The time has come to accept that Tim Burton’s Batman movies just aren’t very good. As Christopher Nolan’s trilogy has drawn to a close it’s become very clear that the original films are, in fact, a very distant second in terms of quality. There’s no need for a comparison - standing alone they simply do not hold up. Age of course plays a factor, but even upon release Batman had glaring issues and its follow up, Batman Returns, even more so.
I’m not a Tim Burton fan; I find it hard to grasp what people like about his movies. He has his moments: Beetlejuice, Ed Wood, Big Fish are great and the defence could probably make a strong case for Edward Scissorhands. The two Burton Batman movies straddle this quality period of his career. But his adaptations, whether it’s Charlie and the Chocolate Factory or Alice in Wonderland, get so much wrong both in terms of the character they’re portraying and his inability to deviate from his whimsical, dark, and twisted fantasy designs that they bring a unique blandness to what should be something at least visually special. Batman is no different.
Batman as a character was still in the doldrums of 60’s camp and, prior to the release of the 1989 film, many people still regarded Batman as the colourful and corny hero of the TV series. Some would argue that Burton redefined the franchise only for it to be knocked on its arse by Joel Schumacher and his own hack movies. But read that earlier sentence again: colourful and corny. Only one of those words changed when Batman was released in '89 – colourful, as Burton only drained the colour from the '60s TV show but kept the corn. To suggest otherwise is ridiculous when you weigh up the cast Burton assembled.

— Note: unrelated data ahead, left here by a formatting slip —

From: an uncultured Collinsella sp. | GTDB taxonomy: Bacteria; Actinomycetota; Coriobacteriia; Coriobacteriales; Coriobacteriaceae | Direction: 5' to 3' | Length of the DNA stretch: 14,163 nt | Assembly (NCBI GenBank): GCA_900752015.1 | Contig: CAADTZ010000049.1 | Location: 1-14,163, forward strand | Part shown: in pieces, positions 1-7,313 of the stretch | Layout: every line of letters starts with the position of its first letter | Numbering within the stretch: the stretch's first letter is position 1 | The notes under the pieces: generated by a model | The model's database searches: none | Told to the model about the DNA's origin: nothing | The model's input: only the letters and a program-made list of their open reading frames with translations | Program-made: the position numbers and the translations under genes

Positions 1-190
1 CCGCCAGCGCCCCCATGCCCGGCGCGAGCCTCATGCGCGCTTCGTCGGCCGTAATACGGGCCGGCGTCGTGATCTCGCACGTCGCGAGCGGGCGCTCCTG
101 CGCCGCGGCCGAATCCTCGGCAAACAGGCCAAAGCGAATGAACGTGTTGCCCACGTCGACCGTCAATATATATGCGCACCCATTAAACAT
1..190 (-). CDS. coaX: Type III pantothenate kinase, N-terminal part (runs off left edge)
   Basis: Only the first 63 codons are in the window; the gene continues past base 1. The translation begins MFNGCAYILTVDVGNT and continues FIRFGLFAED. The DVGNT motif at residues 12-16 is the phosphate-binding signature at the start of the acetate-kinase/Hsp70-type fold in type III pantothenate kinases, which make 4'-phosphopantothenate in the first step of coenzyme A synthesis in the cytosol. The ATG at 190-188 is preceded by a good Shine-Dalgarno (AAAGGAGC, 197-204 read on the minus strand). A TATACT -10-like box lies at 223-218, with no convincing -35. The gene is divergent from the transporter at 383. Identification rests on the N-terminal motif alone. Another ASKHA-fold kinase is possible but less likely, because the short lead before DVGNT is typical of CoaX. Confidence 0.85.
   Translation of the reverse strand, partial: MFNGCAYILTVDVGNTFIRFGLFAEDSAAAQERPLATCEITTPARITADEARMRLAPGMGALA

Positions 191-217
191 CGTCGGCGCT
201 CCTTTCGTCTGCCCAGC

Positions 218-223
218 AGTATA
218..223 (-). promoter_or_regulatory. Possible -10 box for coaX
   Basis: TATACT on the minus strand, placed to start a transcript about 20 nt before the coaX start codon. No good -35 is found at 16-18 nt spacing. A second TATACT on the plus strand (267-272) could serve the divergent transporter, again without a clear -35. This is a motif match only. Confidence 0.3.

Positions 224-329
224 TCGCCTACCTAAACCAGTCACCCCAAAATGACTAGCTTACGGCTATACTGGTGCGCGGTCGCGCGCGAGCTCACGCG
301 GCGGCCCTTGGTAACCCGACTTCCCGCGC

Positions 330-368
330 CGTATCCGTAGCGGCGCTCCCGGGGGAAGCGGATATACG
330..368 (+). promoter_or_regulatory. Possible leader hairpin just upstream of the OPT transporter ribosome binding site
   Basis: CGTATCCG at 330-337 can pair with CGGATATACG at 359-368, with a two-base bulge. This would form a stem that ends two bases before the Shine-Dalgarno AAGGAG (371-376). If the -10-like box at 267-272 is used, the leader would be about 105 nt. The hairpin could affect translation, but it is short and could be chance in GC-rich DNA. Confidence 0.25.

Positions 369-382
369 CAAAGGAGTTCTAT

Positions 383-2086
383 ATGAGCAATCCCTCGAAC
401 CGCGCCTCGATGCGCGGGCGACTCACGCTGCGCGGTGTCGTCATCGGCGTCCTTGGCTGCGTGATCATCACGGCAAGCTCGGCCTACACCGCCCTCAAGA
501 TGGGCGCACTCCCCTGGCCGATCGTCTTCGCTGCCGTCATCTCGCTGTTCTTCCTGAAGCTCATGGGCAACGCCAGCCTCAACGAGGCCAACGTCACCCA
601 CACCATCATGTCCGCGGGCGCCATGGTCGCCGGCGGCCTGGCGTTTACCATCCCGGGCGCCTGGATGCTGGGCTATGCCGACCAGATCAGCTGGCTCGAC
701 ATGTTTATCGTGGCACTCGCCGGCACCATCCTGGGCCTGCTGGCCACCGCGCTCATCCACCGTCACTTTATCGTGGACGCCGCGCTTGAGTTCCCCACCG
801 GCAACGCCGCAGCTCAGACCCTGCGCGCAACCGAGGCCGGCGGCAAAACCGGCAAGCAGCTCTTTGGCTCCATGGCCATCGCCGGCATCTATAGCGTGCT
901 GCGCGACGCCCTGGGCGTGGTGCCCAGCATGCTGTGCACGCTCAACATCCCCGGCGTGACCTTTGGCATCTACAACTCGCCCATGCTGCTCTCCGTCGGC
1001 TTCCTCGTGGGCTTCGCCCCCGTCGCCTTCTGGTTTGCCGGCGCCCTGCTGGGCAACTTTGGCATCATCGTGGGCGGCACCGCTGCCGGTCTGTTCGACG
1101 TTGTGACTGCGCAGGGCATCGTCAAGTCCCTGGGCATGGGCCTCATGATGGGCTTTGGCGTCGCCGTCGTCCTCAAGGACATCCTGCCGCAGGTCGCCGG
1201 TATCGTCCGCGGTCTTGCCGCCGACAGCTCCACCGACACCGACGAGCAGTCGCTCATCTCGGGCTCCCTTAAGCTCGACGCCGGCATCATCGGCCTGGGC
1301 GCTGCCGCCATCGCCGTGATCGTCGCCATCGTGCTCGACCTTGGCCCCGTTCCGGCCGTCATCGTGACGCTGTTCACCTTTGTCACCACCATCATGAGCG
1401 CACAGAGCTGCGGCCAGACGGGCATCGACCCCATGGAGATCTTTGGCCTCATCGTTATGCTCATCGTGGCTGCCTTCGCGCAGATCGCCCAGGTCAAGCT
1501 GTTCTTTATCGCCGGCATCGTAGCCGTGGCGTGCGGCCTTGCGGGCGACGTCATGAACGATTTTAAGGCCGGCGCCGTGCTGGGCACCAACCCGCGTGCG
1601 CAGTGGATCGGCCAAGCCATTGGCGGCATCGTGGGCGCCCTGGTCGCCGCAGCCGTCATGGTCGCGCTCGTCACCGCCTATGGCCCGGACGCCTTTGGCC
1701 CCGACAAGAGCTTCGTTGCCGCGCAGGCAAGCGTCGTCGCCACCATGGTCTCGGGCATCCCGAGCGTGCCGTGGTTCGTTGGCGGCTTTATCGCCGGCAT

Burton’s Gotham City is so heavily populated with comedians and comic actors it’s clear a serious take on Batman was never really intended. Everything Michael Keaton had done up to this point was comedic, Jack Nicholson was in the weird comedy phase of his career, and Kim Basinger was always a joke. Returns adds Danny DeVito and Christopher “Can’t Ever Tell If He’s in On the Joke” Walken. Even a supporting cast featuring the likes of Robert Wuhl, Jack Palance and even Paul Reubens was largely comedic.
Erratic comedy performers aside, they were not helped by being fed some of the worst scripts to grace movies ever. The dialogue in these two Batman movies is the reason that over twenty years later we have to accept tripe like Transformers and Battleship. Remember when blockbuster movies promised so much:
“You’re gonna need a bigger boat.”
“Ray, next time someone asks you if you’re a god, you say YES!”
“Easy, miss. I've got you.” “You... you've got me? Who's got you?”
These are lines that people quote over and over again; Batman and Batman Returns are of such little quality that its lines are aped for fun rather than their quality. (Speaking of Superman, if you’ve ever stumbled across Burton's disastrous ideas for his version of the man of steel you’ll know what I’m talking about.)